A very handy way to recycle the plastic containers is to use them as temporary cloches. When the cauliflower have 3 or 4 real leaves they are ready to be planted out. However they could still benefit from some protection and these containers are ideal. All that you need to do is to fit a hold in the base to allow air to circulate. They are also good protection against chicken attacks. Normally the chickens are helpful in the vegetable garden as they eat the wire worms, leather jackets and other nasty visitors. But sometimes, just out of badness, they will go for the seedlings and this is a handy defence.
I am always keen to recycle as much as I can, especially when this also saves me money or sorts a problem. I need to do some work on the pasture this year, to clear the thatch that has built up, and as a consequence need to use something like a tine harrow on the fields. I had mulled over many possible plans but always come back to the problem of the tines. Nothing seemed an easy and cheap solution to this problem until I was clearing up after we re-roofed the barn. As I was taking down the old guttering I discovered my tines !
The old supporting brackets were clearly almost ideal tines and there were serendipitously enough for my project. They would only need to be removed from the wall and a minor modification.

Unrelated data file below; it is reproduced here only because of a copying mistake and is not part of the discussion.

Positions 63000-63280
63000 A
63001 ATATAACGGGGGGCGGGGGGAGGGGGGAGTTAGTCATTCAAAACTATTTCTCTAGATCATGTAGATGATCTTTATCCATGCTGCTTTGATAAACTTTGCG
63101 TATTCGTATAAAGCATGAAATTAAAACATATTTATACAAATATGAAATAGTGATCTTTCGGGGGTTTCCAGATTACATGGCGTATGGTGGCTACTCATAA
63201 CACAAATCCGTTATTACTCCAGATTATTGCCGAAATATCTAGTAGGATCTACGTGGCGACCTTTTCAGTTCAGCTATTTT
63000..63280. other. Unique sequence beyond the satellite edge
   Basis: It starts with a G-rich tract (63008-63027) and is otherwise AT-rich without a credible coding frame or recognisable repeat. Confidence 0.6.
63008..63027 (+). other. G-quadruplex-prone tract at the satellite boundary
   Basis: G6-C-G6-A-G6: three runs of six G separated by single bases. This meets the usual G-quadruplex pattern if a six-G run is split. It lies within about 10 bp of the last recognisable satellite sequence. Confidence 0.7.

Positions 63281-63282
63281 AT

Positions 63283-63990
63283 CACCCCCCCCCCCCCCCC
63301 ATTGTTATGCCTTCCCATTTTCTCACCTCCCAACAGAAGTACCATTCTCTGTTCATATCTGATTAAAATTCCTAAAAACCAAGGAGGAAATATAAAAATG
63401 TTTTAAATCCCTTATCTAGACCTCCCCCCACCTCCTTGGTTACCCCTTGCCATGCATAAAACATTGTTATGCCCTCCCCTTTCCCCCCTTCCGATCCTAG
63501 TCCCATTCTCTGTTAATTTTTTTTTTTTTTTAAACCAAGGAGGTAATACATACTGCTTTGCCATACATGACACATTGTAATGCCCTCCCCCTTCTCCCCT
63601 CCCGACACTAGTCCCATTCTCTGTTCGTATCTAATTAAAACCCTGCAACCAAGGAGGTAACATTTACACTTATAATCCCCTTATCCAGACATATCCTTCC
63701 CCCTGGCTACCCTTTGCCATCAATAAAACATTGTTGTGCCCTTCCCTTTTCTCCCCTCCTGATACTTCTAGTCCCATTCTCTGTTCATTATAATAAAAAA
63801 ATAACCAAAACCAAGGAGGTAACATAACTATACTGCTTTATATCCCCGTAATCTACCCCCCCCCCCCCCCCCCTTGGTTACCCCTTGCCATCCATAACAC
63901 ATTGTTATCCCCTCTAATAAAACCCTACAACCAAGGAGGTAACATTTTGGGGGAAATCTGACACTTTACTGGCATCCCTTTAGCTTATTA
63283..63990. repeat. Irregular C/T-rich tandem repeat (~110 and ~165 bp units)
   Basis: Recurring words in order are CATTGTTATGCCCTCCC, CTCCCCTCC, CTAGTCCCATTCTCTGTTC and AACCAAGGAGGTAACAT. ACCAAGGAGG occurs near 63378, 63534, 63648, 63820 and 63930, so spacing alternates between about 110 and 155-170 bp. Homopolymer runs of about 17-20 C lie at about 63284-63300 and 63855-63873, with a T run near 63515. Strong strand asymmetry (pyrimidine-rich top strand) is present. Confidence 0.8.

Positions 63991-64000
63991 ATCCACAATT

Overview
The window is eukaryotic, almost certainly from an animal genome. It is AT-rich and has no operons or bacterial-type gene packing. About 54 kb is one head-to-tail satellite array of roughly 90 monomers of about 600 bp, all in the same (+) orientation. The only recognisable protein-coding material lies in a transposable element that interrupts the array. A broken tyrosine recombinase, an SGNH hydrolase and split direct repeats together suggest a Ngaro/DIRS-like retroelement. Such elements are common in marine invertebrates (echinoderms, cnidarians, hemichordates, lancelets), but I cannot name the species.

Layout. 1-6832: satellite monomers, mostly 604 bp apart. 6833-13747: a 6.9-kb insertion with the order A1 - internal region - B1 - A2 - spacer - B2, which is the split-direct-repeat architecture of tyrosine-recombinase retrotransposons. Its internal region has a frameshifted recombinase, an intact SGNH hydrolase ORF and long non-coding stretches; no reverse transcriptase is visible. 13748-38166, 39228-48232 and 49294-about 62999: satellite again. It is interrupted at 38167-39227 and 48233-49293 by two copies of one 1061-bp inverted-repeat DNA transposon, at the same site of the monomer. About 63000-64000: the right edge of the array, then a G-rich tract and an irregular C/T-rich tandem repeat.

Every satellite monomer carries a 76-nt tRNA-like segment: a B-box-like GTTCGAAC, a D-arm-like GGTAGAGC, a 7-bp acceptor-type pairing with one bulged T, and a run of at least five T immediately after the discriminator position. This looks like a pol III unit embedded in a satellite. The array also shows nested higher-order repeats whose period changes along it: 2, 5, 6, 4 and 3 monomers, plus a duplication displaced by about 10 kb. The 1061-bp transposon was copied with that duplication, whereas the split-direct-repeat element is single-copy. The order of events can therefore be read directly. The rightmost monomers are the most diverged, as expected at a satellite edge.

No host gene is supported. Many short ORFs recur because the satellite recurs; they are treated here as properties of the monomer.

The tines needed a small hole (4mm) drilled in the metal head to allow me to screw these into the frame in a way that they would resist the tendency to rotate.
The times were then mounted onto two bars. They were sited 16cm apart and offset between the two bars. These were then set in a frame with a long-enough handle to allow me space to walk along with the two-wheeled tractor without my feet getting fouled up.
I discovered that I needed side struts to brace the two bars against the tendency to rotate round. I have kept the heads of the brackets in place as they add to the weight of the harrow and give me, if needed, somewhere to add extra weight (I can run metal bars along these hooks). As a temporary measure I have pressed an old copper pipe into use as the mechanism to attach to the tractor. This gives adequate flexibility to allow the harrow and tractor to move freely but I have my reservations about whether this will be strong enough in the long term.
Over the next week we can see if this will sort my problem or whether I need to go to my second plan (which involves an old gate and a lot of welding !